clear space clear space clear space white space
 r c h i v e s   o f   M a r y l a n d   O n l i n e

PLEASE NOTE: The searchable text below was computer generated and may contain typographical errors. Numerical typos are particularly troubling. Click “View pdf” to see the original document.

  Maryland State Archives | Index | Help | Search
search for:
clear space
white space
Maryland Manual, 1896
Volume 108, Page 31   View pdf image (33K)
 Jump to  
clear space clear space clear space white space


In January session, 1896, Governor Jackson was chairman
of the committee on finance, and member of the committees on
executive nominations and contingent expenses of the Senate.

Governor Jackson is a man of conviction, performing his
duty with a conscientious regard to his position. As chairman
of the finance committee, he is painstaking, careful, watching all
improper attempts on the State treasury, but just and liberal
towards those matters that commend themselves to his ripened
judgment. A marked characteristic of Governor Jackson is his
unwavering fidelity to his friends—if he believes in a man and his
cause, he is untiring in efforts on his behalf, immovable in his


Senator John Walter Smith.

Col. John Walter Smith, Democrat, was born in Snow Hill,
on the 5th of February. 1845. His father's name was also John
Walter Smith, his mother's name was Charlotte Whittington
Smith, the daughter of Judge William Whittington, who was
one of the early judges of this judicial circuit, was a man of
wealth, and owned and resided upon the property which after-
wards became the residence of the late Judge William Tingle,
in Snow Hill, and built the large brick house which still stands as
originally constructed. He was an able lawyer and a learned
judge. Col. Smith's father belonged to a family which for
many years was among the most prominent in this county. He
moved from Snow Hill to Baltimore, and there engaged largely
in the wholesale grocery business, but owing to reverses caused
by a financial panic, whereby he lost large sums of money in the
South, he returned to Snow Hill, where he died in 1850, leaving
the subject of this sketch an orphan, with but small means avail,
able for his education and support. After his father's death,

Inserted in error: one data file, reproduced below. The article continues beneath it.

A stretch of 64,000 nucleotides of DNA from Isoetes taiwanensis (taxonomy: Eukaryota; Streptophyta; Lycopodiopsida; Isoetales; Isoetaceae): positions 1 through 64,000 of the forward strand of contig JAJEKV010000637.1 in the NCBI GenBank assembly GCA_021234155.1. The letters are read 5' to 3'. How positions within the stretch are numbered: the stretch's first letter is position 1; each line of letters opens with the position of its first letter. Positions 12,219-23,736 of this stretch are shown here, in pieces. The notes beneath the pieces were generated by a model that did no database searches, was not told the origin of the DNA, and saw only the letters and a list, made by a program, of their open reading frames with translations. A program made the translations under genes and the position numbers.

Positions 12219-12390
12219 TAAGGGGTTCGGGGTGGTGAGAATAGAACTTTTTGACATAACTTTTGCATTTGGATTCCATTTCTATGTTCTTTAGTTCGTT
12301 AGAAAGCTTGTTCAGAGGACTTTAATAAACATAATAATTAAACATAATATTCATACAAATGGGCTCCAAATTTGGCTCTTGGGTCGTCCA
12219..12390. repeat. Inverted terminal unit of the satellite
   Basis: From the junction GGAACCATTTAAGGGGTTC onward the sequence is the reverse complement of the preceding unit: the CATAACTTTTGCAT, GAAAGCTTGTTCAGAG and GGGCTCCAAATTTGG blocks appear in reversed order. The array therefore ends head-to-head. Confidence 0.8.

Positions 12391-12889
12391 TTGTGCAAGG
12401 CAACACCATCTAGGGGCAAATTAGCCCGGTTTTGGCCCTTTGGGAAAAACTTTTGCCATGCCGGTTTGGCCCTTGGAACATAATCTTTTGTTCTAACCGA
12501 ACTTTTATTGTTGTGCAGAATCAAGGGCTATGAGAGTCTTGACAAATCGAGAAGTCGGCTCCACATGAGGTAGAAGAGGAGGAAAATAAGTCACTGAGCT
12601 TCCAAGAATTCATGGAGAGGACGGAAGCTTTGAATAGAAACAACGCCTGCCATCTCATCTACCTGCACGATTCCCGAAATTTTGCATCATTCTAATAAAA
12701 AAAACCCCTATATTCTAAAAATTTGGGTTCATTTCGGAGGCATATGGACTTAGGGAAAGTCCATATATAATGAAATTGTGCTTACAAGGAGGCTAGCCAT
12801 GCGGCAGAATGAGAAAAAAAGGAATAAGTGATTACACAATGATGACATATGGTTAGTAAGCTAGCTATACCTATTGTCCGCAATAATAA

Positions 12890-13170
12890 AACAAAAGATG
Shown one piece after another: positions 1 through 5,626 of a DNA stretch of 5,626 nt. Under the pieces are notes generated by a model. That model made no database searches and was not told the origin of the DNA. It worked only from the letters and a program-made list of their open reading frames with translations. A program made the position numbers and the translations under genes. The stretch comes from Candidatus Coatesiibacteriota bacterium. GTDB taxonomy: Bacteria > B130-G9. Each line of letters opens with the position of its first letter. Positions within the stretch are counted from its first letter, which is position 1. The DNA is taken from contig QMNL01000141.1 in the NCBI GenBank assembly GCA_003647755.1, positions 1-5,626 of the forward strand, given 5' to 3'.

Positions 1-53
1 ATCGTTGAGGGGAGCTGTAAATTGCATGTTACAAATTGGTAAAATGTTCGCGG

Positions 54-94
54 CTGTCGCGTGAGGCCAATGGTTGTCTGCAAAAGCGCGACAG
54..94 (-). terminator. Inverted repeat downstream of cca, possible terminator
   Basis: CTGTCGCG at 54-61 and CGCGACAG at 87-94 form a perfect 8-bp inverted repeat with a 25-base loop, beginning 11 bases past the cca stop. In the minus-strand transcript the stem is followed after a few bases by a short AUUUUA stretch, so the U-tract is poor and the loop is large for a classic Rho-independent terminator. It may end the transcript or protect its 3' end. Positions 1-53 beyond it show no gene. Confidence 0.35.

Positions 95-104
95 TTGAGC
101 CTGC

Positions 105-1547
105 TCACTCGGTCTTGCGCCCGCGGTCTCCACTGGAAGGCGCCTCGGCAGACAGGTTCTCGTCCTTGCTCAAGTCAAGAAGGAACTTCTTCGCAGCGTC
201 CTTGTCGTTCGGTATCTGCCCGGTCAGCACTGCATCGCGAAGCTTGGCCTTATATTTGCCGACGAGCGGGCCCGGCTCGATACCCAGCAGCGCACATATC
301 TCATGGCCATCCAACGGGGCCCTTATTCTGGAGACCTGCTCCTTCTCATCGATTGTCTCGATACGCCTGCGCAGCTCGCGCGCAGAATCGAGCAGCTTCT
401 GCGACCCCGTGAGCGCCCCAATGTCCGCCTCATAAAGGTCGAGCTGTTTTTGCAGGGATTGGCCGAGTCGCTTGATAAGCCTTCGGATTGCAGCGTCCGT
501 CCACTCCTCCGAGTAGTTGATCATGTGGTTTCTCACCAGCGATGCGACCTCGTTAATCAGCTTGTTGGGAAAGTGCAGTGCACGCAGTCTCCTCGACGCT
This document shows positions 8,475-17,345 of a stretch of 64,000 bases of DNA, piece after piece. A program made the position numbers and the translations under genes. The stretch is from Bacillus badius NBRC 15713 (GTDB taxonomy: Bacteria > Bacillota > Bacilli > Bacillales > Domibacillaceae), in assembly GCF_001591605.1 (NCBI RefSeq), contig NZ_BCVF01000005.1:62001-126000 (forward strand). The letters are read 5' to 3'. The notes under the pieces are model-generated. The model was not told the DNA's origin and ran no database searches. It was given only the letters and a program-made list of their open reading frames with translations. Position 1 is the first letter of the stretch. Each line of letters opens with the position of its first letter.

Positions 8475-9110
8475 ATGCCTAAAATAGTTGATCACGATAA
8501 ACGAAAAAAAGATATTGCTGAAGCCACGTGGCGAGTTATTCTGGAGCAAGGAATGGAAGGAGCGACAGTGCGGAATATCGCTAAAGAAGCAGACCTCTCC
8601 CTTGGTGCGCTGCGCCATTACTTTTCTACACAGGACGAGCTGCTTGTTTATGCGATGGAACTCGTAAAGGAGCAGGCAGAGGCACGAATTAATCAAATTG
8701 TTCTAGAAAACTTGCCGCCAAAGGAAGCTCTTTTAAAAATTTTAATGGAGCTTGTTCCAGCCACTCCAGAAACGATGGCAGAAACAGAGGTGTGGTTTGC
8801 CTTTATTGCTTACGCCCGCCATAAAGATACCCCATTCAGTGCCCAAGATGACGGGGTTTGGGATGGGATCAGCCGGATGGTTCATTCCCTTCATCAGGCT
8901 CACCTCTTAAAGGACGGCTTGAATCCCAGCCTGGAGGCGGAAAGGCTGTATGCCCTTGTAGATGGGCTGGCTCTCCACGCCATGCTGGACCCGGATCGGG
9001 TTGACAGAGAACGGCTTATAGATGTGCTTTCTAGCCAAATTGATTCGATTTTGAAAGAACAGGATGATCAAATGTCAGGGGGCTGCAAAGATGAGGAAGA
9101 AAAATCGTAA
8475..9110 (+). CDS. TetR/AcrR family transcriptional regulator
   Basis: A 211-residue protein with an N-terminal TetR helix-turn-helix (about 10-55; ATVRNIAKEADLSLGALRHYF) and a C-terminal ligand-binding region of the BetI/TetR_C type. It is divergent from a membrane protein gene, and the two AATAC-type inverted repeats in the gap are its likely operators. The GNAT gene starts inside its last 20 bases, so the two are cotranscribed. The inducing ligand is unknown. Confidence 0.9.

Col. Smith's relation, the late Walter P. Snow, an able lawyer
and a man much beloved in his community, was appointed guar-
dian, and upon Mr. Snow's death, the late Senator Wilson
became his guardian. He was sent to school at Union Academy
in Snow Hill, where he pursued the English and classical course
of that institution. At school he was noted for his studious habits
and good scholarship, excelling especially in mathematics. He
left school at the age of eighteen to accept a position as clerk in
the large mercantile house of George H. Richardson & Brother,
of Snow Hill. In this position he soon evinced an unusual tal-
ent for business, and as a result was taken in as a partner in the
firm while still quite a young man. This firm, now known as
Richardson, Smith, Moore & Co., after Mr. Smith became a
member of it, engaged largely in the lumber business, both in


clear space
clear space
white space

Please view image to verify text. To report an error, please contact us.
Maryland Manual, 1896
Volume 108, Page 31   View pdf image (33K)
 Jump to  

This web site is presented for reference purposes under the doctrine of fair use. When this material is used, in whole or in part, proper citation and credit must be attributed to the Maryland State Archives. PLEASE NOTE: The site may contain material from other sources which may be under copyright. Rights assessment, and full originating source citation, is the responsibility of the user.

Tell Us What You Think About the Maryland State Archives Website!

An Archives of Maryland electronic publication.
For information contact

©Copyright  August 02, 2018
Maryland State Archives